Average Americans who shop at the grocery store, fill up their tanks at the gas pump and pay monthly utility bills have to be shaking their heads in confusion amid the growing debate over inflation.
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On the surface, it doesn’t seem confusing: if the costs of goods and services are moving higher, as they are in many sectors of the economy that directly affect consumers, then inflation is a concern.
Consider the following data released this week by the Department of Labor: consumer prices jumped 0.4% in May over April, the largest increase in over a year, and the broader consumer-price index rose 2.1% from a year ago, which is higher than the Federal Reserve’s 2% target rate for inflation.
Economists may have been taken by surprise (they had predicted a smaller increase), but consumer probably weren’t.
Anyone who’s been to the grocery store recently knows how sharply prices have risen, especially for meat and poultry, staples of most households’ dinner menus.
More broadly, the Labor Department reported that “the indexes for shelter, electricity, food, airline fares, and gasoline were among those that contributed” to the unexpected increase in consumer prices. The food index posted its largest increase since August 2011, the government said, and increases in the electricity and gasoline indexes contributed to a 0.9% rise in the energy index.
Food Isn’t Non-Discretionary
As any consumer knows, the costs cited most prominently by the government are deemed non-discretionary spending in virtually every household. We’re not talking about the price of a jet ski or a weekend in Las Vegas. Groceries have to be purchased if the family is going to eat. The gas tank has to be filled if mom and dad are going to get to work. The rent has to be paid if the family is to remain in its home. Same with the energy bill if the lights are going to stay on. And so on.
The problem is that the areas where prices are currently moving higher, primarily food and energy, are considered too volatile and susceptible to temporary events such as the weather or political strife overseas to prompt the Federal Reserve into action.
One of the Fed’s dual mandates is price stability, or keeping a lid on inflation. (The other is full employment.) In normal times, the Fed could point to a harsh winter, a drought in California and upheaval in the Middle East and say no long-term policy actions are needed to rein in inflation.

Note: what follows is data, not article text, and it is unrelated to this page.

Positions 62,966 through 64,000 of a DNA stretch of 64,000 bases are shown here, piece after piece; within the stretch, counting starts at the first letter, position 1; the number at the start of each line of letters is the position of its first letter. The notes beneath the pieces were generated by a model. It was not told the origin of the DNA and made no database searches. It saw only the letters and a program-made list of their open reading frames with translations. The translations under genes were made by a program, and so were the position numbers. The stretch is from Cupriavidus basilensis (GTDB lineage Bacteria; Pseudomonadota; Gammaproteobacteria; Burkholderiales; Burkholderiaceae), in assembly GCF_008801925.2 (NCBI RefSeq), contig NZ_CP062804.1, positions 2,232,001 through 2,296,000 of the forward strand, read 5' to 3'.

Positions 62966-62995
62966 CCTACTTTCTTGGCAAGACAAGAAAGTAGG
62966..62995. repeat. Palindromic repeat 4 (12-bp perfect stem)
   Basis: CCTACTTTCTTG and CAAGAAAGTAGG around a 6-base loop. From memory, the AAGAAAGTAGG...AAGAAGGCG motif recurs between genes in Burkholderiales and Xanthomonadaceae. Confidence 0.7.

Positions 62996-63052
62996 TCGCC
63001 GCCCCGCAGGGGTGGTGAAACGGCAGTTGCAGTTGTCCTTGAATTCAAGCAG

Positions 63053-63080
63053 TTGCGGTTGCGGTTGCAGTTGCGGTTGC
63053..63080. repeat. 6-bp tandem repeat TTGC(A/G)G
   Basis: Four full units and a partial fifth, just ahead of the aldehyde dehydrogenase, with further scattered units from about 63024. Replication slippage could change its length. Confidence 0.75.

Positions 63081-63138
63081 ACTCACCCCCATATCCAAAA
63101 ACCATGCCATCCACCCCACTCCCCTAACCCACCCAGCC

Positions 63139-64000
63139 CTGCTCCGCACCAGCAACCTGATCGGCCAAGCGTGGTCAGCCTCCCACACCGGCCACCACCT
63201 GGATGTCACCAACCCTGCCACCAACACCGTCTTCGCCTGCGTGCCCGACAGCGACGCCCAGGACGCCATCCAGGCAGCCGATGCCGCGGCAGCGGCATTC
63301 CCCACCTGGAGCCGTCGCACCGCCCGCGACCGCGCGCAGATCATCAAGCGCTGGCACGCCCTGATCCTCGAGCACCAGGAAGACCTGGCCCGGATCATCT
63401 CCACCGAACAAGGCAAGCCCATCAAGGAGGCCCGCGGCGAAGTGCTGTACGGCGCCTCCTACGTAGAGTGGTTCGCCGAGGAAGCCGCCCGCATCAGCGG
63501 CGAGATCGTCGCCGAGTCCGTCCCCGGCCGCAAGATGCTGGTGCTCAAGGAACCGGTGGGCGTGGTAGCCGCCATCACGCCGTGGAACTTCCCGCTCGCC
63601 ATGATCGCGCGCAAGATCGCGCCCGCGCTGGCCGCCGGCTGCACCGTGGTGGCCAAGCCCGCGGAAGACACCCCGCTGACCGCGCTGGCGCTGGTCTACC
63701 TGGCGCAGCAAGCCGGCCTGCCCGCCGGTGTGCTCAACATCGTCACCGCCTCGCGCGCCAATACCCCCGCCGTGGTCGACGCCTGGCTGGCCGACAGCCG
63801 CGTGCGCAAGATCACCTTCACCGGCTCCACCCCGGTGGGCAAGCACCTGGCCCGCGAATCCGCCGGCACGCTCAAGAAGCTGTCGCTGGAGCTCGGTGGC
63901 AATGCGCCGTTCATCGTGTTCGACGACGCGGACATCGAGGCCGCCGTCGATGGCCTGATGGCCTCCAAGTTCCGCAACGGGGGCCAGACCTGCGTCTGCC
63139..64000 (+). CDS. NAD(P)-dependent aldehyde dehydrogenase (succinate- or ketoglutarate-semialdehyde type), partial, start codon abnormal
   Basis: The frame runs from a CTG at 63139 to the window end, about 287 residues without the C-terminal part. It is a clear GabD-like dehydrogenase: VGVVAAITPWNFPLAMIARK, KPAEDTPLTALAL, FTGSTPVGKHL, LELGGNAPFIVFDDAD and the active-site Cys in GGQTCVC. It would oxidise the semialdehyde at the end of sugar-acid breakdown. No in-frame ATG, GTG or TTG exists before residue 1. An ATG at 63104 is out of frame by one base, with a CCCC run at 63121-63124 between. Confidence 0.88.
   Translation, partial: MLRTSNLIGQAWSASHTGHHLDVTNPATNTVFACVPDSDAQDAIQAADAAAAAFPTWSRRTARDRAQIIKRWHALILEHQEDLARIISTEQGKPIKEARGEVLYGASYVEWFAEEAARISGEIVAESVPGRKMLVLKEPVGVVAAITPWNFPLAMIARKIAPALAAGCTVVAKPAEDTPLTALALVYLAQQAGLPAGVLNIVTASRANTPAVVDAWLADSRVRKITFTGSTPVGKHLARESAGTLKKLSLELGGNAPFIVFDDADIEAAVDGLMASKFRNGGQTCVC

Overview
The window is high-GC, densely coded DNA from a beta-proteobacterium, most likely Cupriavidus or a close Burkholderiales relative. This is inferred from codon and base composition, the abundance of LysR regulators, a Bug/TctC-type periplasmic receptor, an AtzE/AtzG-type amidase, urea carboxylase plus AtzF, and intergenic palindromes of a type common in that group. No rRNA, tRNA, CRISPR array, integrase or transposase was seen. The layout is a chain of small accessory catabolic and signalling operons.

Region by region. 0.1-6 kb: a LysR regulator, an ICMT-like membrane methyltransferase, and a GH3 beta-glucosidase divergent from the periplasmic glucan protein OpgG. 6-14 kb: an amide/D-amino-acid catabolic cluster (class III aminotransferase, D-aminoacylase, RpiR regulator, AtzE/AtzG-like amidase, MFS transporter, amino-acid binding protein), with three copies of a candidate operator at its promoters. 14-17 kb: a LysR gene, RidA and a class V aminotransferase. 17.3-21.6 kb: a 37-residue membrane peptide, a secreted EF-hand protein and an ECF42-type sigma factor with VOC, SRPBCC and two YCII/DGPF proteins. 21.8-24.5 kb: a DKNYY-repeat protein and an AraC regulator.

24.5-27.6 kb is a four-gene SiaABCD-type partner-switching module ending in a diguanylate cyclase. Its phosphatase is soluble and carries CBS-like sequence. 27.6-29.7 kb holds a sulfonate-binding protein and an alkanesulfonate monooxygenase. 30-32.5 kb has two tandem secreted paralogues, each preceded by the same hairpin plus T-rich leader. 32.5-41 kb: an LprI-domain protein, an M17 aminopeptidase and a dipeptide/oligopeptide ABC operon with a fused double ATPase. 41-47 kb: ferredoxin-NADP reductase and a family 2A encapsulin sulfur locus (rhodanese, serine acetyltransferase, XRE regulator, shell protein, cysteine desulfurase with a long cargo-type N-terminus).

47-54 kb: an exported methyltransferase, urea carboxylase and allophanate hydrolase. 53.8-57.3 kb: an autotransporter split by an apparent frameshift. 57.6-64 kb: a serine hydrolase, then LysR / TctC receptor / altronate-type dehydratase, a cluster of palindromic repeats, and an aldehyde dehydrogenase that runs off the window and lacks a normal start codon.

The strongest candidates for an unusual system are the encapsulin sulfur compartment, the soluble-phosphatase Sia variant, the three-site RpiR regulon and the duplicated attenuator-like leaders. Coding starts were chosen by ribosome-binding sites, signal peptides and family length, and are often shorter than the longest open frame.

But these are hardly normal times. The Fed is in the early stages of winding down its unprecedented accommodative policies initiated to ward off an outright depression in the wake of the 2008 financial crisis.
Part of that unwinding process will include raising interest rates from the historically low, near-zero range where they’ve been held for the last five and half years.
How Much Inflation is a Good Thing?
Inflation hawks, including some vocal members of the central bank’s policy-setting Federal Open Market Committee, have long argued that creating easy money through the Fed’s asset purchasing program and low interest rates will one day result in runaway inflation. Pumping almost unlimited amounts of cash into the economy will eventually result in higher prices, they say.
That argument has grown considerably stronger with the recent inflationary data.
Add to that the recent strengthening of the U.S. labor markets, which should tighten demand for jobs and push up wages, and a jump in inflation is inevitable. The question is how big a jump.
The part that’s confusing to most people is that the Fed wants some inflation -- a 2% annual rate to be specific -- because it means the economy is humming along nicely, creating jobs, lifting wages and increasing consumers’ ability to spend. All of which generates demand for goods and spurs economic growth.
Despite the jump in high-profile consumer prices, prices overall haven’t risen enough to convince the Fed that the economy is humming along nicely. So a majority of Fed policy makers, known as inflation doves, are vowing to keep interest rates low for the foreseeable future, or at least until the inflation rate approaches that 2% target and unemployment falls nearly another full percentage point.
Fed Chair Janet Yellen, the most prominent and influential of the Fed’s doves, on Wednesday disagreed with a suggestion that Fed is ignoring inflationary red flags, referring to the recent jump in consumer prices as “noise” in the data. (“Noise” is economist jargon for a temporary blip.)
A Giant Balancing Act
The Fed has committed to a strategy of gradually unwinding its stimulus programs, tapering asset purchases by $10 billion per month and holding off on raising interest rates until the economy is strong enough to stand on its own, probably sometime in mid-2015.
It’s giant balancing act, one that will significantly impact long-term lending rates, home values and corporate earnings. If the Fed pulls back too soon the fragile economic recovery could falter – again. But if the Fed waits too long to pull back, the risks include runaway inflation and asset bubbles.
Meanwhile, the Fed’s cosmic dilemma is already hitting consumers where it hurts the most – their wallets.
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